August 13, 2011

O'Reilly and Riley: Beyond wonderment

After the death of Irish-born poet John Boyle O'Reilly (pictured), the "Hoosier Poet" James Whitcomb Riley was moved to write a memorial poem. The poem was dated three days after O'Reilly's death, August 13, 1890 (the day of his funeral, which Riley may have attended):

DEAD? this peerless man of men—
Patriot, Poet, Citizen!—
   Dead? and ye weep where he lies
      Mute, with folded eyes!

Courage! All his tears are done;
Mark him, dauntless, face the sun!
   He hath led you.—Still, as true,
      He is leading you.

Folded eyes and folded hands
Typify divine commands
   He is hearkening to, intent
      Beyond wonderment.

'Tis promotion that has come
Thus upon him. Stricken dumb
   Be your moanings dolorous!
      God knows what He does.

Rather, as your chief, aspire!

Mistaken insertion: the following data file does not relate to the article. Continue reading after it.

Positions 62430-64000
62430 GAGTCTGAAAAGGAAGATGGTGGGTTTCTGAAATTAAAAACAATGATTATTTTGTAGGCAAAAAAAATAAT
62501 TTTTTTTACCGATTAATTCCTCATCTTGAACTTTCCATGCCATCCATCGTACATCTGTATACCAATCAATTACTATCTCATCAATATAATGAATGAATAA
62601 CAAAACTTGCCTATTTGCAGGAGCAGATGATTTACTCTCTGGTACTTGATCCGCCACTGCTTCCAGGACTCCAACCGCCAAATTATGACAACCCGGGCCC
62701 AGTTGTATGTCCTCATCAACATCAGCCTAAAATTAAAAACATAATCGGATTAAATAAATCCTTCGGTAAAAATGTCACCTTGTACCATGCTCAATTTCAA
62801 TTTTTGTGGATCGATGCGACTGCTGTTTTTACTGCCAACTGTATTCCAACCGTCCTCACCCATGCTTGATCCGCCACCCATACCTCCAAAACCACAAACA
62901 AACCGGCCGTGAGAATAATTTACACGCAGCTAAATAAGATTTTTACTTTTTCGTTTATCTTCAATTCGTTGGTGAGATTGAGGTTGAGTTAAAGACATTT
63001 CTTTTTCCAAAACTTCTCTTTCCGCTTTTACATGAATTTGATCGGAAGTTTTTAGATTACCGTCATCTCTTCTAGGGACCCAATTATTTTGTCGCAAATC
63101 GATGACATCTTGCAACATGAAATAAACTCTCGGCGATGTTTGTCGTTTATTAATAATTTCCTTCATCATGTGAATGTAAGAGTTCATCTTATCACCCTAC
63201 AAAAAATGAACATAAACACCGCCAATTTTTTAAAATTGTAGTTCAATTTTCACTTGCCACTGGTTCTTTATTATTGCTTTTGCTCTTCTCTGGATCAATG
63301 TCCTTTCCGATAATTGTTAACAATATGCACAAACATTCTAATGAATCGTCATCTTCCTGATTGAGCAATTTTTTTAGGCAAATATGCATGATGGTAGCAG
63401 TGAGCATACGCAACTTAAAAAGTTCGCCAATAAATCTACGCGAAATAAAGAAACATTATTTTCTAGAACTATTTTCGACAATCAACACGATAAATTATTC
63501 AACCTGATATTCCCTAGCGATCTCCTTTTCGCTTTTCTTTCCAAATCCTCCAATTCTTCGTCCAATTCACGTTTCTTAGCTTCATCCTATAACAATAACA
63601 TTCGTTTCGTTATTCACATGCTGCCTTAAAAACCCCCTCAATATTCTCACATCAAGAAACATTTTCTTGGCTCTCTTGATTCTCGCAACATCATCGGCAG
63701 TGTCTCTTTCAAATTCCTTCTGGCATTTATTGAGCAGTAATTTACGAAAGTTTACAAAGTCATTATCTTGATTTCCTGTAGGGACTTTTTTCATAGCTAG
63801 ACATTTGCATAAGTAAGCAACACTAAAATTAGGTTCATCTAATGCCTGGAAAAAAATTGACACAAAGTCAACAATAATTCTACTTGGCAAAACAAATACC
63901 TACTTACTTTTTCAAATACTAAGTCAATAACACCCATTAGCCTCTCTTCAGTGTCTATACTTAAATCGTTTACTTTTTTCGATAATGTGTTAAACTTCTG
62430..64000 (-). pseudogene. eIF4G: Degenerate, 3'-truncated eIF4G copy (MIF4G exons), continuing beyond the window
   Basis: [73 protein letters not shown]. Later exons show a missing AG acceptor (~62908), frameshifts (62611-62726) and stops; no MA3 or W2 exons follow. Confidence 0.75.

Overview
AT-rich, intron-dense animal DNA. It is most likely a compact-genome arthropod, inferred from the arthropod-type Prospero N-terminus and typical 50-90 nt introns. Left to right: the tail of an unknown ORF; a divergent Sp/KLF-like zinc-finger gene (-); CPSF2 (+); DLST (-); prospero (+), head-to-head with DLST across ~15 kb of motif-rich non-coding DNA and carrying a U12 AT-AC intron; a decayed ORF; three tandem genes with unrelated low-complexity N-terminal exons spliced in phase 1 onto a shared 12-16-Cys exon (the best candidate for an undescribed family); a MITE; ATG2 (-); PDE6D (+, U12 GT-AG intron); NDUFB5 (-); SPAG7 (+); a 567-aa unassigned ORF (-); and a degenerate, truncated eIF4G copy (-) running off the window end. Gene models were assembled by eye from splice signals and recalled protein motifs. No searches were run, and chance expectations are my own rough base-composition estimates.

Rise and seize his toppling lyre,
   And sing Freedom, Home and Love,
      And the rights thereof!

Ere in selfish grief ye sink,
Come! catch rapturous breath and think—
   Think what sweep of wing hath he,
      Loosed in endless liberty.

Years earlier, O'Reilly, who was editor of the Boston Pilot, had helped Riley break into the the literary scene of that city. At a time when he most needed it, O'Reilly offered high praise: "He has a rare quality as a writer," he wrote, and predicted his reputation would soon burst outside of his native Indiana. "Hoozierdom cannot hold his reputation locally. He will grow to be an American poet, or we know nothing of the signs of genius."

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